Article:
Archive for Saudi Arabia
A real revolution was happening yesterday in Saudi Arabia. A theatre play was represented in the Saudi capital Ryad for the first time after 50 years in front of government authorities. Religious ulama consider cinema and theatre to be against Islamic sharia law. Prince Waleed Bin Talal, the media moghul who owns stakes in global media organisations like Murdoch‘s NewsCorp and controls the successful Arab tv network Rotana, has proposed several times to open a movie theatre in the country but never succeeded in this.
Yesterday event is unprecedented and very interesting in the perspective of the evolution of modern Saudi societies. Lorenzo Trombetta from Italian news agency Ansamed reports about the event here:
“For the first time in almost 50 years a theatre play was performed in front of government officials in Saudi Arabia: on Friday in Riyadh the Theatre Festival was opened in the presence of government members, while the supreme religious authority of the country continues to stigmatise film and theatre as ”breaking Islamic law”. For World Theatre Day, in which Saudi Arabia is participating for the first time, the curtain of the Saudi-Arabian Culture and Art Association (Asca) were raised for the first time in 49 years in the presence of a mixed audience, men and women, including ”high representatives of the Culture Ministry” reported the pan-Arab daily al-Hayat, published in London and owned by Saudi prince Khaled bin Sultan, on its front page. The play was performed by the actors of Diadema (al-Iklil), preparations have been in the news in the past days ”after threats and attempts to sabotage” preparations ”carried out by unknown persons against the theatre group”. The religious authorities in Saudi Arabia oppose artistic expression: Grand mufti, Abd al Aziz al Shaykh, called theatre an activity that ”breaks Islamic law”. Two years ago a fight broke out between viewers and actors during the performance of a comedy which showed ”the contradictions of a society which is considered to be moderate by the West, but which in fact is subjected to religious extremists”. The few (film) theatres that are tolerated are still rigorously divided into stalls for men and a balcony for women and the performance of comedies, usually by men only, is only allowed during Ramadan. Last year, seven of the ten theatre plays on the bill were performed and directed by men, two by children. Women appeared in just one play according to Najah al-Usaymi of the local on-line daily Arab News. The last show performed in Riyadh in the presence of authorities goes back to 1960. Since then only small private cultural circles and universities organised shows. ”With this event we want to re-launch Saudi theatre” said the vice director of Asca, Muhammad Rassis, adding: ”We are children of today and we talk about today. We have nothing to do with the past”. (ANSAmed).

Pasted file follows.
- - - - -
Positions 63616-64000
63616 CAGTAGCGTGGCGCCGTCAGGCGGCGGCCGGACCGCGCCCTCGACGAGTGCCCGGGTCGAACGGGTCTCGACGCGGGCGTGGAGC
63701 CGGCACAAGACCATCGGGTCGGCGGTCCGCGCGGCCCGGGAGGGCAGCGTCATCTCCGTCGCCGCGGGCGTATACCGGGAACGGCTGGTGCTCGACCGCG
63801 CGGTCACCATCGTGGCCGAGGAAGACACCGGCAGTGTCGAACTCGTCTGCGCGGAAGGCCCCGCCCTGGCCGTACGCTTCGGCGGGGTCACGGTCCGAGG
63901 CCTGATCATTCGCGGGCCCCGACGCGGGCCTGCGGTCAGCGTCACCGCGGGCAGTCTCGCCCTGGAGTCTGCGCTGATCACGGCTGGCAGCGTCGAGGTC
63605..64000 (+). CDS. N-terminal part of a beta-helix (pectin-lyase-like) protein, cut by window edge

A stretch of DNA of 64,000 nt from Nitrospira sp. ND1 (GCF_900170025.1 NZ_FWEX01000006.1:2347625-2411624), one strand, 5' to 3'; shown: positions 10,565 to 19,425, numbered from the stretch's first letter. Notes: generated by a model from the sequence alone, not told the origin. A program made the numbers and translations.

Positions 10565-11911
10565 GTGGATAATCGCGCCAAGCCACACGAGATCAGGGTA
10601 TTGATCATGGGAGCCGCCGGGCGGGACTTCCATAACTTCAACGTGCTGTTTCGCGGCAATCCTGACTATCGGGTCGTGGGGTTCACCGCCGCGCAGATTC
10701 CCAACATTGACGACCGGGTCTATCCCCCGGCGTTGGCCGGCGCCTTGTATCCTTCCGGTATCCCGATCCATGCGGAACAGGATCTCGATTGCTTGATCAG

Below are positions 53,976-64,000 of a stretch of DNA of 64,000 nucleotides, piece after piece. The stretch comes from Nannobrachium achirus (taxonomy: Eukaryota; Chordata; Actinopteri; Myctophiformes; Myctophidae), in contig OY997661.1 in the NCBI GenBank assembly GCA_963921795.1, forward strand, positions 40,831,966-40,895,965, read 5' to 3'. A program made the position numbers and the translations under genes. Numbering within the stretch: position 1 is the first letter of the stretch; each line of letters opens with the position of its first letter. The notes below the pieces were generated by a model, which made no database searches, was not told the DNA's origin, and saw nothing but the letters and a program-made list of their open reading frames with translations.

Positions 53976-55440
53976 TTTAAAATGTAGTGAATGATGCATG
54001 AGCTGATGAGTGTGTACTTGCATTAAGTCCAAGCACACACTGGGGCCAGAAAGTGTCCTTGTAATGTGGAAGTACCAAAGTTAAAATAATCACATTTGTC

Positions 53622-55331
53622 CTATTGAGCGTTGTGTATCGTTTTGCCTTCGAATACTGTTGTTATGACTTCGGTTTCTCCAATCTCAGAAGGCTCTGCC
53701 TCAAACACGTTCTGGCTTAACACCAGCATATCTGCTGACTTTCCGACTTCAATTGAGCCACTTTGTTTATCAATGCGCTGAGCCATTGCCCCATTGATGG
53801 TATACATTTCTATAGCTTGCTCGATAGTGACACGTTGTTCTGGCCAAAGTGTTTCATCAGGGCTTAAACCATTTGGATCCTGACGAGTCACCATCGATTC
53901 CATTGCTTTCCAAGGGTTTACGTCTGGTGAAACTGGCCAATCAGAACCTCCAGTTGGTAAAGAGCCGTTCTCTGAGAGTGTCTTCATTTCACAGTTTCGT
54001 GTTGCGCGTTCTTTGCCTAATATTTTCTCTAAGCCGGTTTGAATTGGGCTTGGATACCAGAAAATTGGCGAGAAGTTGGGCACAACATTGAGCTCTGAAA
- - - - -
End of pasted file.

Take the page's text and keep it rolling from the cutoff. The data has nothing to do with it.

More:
What we saw yesterday on Arab satellite TV screens reflects the chaos which reigns in Arab streets and the controversy who rules all the current relations amongst the Arab countries. Yesterday Doha summit was boycotted by Saudi Arabia and Egypt, two very important players in the Gaza crisis. And not only: two of the top media “owners” of the Arab world. The third is, of course, Qatar, the country who hosted the summit hoping to play the same diplomatic role it played in the Lebanon crisis coming out with the “Doha agreements”. But this time, Qatar was not able to present itself as the mediator. Egypt and Saudi Arabia didn’t go to Doha, and Saudi controlled media -like Dubai based Al Arabiya- were focusing much more on the importance of the Arab foreign ministers meeting to be held in Kuwait next monday. While, of course, Al Jazeera was covering extensively the summit -and often splitting the screen in two, the Doha summit on one side, the Gaza chaos on the other side- focusing on its relevance, as underlined by the BBC monitoring.
And while Al Jazeera was giving lot of relevance to the fact that Qatar has suspended economic and political ties with Israel -being before one of the few Arab countries to have an official Israeli representative in Doha- , the rival Al Arabiya called this suspension as “temporary”. The relations between Saudi and Qatar, which a while ago seemed to have been restored and improved, now seem to be back to the past. And media are reflecting these divisions once again.